I think we all lament the fact that Bill Murray's post-millennia resume reads like this:
2001: "The Royal Tenenbaums"
2003: "Lost in Translation"
2005: "Broken Flowers"
2006: "Garfield: A Tale of Two Kitties"
2007: "The Darjeeling Limited"
There is literally a smearing of cat feces on an otherwise impressive CV and I think we all wondered why a comedian of his pedigree would get busy with such a poor breed. Well in a new interview with GQ Magazine, Bill tries to explain how he ended up voicing the lasagna loving, orange chubber. And no, I don't mean Snooki.
"I thought it would be kind of fun, because doing a voice is challenging, and I’d never done that. Plus, I looked at the script, and it said, 'So-and-so and Joel Coen.' And I thought: Christ, well, I love those Coens! They’re funny. So I sorta read a few pages of it and thought, Yeah, I’d like to do that. I had these agents at the time, and I said, 'What do they give you to do one of these things?' And they said, 'Oh, they give you $50,000.' So I said, 'Okay, well, I don’t even leave the fuckin’ driveway for that kind of money.'"
Sidenote: I love when celebs admit how much money their integrity costs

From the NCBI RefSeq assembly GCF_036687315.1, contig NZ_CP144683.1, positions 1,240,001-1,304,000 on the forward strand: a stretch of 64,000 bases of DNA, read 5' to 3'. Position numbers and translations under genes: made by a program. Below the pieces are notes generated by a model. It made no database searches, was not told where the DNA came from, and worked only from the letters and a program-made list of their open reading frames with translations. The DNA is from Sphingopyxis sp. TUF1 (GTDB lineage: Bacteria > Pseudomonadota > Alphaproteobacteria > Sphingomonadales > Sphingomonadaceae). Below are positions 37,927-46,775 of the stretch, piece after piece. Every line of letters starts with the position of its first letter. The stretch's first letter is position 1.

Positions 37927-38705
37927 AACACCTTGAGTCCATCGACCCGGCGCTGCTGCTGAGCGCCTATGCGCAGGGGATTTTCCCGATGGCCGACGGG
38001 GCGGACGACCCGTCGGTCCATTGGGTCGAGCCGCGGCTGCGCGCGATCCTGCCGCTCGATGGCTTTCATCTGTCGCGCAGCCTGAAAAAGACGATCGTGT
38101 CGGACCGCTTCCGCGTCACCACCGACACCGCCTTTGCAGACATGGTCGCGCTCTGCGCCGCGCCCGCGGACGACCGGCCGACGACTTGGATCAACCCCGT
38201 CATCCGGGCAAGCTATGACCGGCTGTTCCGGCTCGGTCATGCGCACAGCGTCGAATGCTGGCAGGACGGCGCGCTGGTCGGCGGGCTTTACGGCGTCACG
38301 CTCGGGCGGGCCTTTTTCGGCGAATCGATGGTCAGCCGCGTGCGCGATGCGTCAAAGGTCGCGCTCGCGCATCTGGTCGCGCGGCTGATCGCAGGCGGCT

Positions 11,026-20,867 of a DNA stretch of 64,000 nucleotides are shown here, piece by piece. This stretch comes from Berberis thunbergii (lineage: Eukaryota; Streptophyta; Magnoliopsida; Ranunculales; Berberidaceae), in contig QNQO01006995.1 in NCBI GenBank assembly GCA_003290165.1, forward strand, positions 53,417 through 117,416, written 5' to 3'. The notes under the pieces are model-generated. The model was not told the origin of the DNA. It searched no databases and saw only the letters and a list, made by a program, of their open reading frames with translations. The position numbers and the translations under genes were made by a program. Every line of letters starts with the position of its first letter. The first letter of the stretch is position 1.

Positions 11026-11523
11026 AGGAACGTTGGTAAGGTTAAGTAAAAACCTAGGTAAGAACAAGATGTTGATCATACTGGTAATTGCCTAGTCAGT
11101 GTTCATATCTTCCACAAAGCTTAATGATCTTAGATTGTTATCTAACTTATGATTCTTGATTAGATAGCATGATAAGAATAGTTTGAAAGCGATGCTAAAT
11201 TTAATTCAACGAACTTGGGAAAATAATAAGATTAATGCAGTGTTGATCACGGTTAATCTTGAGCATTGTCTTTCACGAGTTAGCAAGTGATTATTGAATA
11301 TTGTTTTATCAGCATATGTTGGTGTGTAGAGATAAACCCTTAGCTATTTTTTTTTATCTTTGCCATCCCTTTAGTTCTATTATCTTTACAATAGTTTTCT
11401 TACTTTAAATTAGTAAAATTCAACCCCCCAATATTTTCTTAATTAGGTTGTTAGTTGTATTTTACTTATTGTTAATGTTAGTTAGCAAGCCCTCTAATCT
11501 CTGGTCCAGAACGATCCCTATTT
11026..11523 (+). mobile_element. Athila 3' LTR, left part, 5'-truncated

So just to clarify, Bill saw Joel Cohen's name on the script and assumed it would be on par, quality-wise, with his other films like "Fargo" and "The Big Lebowski." But once again spelling got the best of a Hollywood star because the writer/directors of those films are Joel and Ethan Coen. No H. The Joel Cohen in question here is the guy who had just come off writing "Cheaper by the Dozen." So, yea....
Bill goes on to say that once the salary issue was rectified, "finally I went out to L.A. to record my lines." That was where he eventually discovered his H-error.
"Usually when you’re looping a movie, if it takes two days, that’s a lot. I don’t know if I should even tell this story, because it’s kind of mean. [beat] What the hell? It’s interesting. So I worked all day and kept going, 'That’s the line? Well, I can’t say that.' And you sit there and go, What can I say that will make this funny? And make it make sense? And I worked. I was exhausted, soaked with sweat, and the lines got worse and worse. And I said, 'Okay, you better show me the whole rest of the movie, so we can see what we’re dealing with.' So I sat down and watched the whole thing, and I kept saying, 'Who the hell cut this thing? Who did this? What the f*** was Coen thinking?' And then they explained it to me: It wasn’t written by that Joel Coen."
A very understandable mix-up ... but when is he going to explain his participation in the even more horrendous London-set sequel?